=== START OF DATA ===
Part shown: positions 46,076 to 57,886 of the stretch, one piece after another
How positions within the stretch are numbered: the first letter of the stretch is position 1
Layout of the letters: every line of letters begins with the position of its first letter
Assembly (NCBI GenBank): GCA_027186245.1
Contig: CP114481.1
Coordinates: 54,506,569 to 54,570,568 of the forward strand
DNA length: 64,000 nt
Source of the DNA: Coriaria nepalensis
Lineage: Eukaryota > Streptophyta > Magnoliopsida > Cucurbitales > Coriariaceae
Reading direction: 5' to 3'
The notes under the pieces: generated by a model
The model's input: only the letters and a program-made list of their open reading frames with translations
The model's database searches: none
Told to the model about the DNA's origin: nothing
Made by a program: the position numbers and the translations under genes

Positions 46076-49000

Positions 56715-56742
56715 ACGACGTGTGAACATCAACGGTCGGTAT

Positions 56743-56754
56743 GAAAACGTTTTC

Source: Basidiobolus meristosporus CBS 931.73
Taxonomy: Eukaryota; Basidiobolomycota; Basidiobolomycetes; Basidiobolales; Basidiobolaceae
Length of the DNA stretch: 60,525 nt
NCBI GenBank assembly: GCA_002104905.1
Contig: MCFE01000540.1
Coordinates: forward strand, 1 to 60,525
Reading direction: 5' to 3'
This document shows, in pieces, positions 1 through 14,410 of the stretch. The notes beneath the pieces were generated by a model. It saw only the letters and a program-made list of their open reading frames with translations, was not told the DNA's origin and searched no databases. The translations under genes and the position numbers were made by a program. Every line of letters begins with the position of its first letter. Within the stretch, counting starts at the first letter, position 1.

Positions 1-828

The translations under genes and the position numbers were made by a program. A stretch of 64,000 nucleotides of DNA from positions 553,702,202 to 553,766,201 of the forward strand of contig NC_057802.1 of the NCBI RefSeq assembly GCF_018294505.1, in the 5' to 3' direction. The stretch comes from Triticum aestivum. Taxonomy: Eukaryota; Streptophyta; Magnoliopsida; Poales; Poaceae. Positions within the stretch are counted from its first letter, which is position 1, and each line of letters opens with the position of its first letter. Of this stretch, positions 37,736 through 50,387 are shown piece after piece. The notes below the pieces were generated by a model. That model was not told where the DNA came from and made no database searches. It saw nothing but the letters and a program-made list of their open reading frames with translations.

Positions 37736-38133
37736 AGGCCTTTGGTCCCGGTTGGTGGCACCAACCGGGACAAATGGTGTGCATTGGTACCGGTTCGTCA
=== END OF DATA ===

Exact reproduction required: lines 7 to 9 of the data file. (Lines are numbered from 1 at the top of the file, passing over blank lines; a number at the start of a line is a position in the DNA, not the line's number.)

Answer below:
DNA length: 64,000 nt
Source of the DNA: Coriaria nepalensis
Lineage: Eukaryota > Streptophyta > Magnoliopsida > Cucurbitales > Coriariaceae